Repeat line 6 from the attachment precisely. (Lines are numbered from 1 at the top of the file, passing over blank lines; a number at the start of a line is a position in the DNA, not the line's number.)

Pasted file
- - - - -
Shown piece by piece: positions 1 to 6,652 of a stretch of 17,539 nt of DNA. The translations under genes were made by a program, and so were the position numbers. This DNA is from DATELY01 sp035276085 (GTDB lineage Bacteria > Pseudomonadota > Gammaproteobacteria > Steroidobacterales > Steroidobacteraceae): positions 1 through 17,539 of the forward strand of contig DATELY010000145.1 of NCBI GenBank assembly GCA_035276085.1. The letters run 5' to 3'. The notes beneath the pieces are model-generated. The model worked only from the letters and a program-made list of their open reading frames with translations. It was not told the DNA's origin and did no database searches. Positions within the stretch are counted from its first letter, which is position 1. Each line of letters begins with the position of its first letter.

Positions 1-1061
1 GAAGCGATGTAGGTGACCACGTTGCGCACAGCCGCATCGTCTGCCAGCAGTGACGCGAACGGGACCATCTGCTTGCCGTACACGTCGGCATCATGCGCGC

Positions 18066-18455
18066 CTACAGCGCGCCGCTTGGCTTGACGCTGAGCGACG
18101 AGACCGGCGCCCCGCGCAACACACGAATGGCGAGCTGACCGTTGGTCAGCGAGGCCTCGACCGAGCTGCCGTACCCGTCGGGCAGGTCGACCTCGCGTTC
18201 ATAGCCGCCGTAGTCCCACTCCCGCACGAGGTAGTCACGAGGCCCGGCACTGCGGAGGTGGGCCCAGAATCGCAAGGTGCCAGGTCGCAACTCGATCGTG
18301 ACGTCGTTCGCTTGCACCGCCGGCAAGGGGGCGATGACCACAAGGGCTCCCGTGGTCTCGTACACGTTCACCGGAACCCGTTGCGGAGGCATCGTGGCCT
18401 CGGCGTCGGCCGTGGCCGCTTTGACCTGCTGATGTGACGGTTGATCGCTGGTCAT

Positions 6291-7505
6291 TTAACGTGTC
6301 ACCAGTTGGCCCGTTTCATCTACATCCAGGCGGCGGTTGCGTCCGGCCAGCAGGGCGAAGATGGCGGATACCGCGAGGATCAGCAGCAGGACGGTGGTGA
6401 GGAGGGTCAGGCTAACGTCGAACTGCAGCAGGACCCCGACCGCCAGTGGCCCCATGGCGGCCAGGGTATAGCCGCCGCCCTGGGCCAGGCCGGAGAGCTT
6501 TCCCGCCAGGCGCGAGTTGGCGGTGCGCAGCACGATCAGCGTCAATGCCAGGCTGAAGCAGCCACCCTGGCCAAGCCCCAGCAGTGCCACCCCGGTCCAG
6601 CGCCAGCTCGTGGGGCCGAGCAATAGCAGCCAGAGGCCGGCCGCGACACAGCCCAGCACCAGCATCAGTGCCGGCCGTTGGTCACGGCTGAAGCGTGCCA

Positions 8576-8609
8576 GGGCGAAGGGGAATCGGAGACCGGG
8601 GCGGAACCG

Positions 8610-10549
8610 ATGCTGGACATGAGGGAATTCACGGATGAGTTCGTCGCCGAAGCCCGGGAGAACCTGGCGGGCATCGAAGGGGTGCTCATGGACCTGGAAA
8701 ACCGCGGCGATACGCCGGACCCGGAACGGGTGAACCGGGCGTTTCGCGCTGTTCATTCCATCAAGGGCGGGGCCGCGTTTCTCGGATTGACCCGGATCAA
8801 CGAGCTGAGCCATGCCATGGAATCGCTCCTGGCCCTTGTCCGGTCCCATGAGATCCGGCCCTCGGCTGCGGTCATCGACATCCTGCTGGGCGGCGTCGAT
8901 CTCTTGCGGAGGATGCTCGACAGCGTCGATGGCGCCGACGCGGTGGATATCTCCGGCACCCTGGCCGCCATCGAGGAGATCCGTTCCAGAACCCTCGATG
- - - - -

18101 AGACCGGCGCCCCGCGCAACACACGAATGGCGAGCTGACCGTTGGTCAGCGAGGCCTCGACCGAGCTGCCGTACCCGTCGGGCAGGTCGACCTCGCGTTC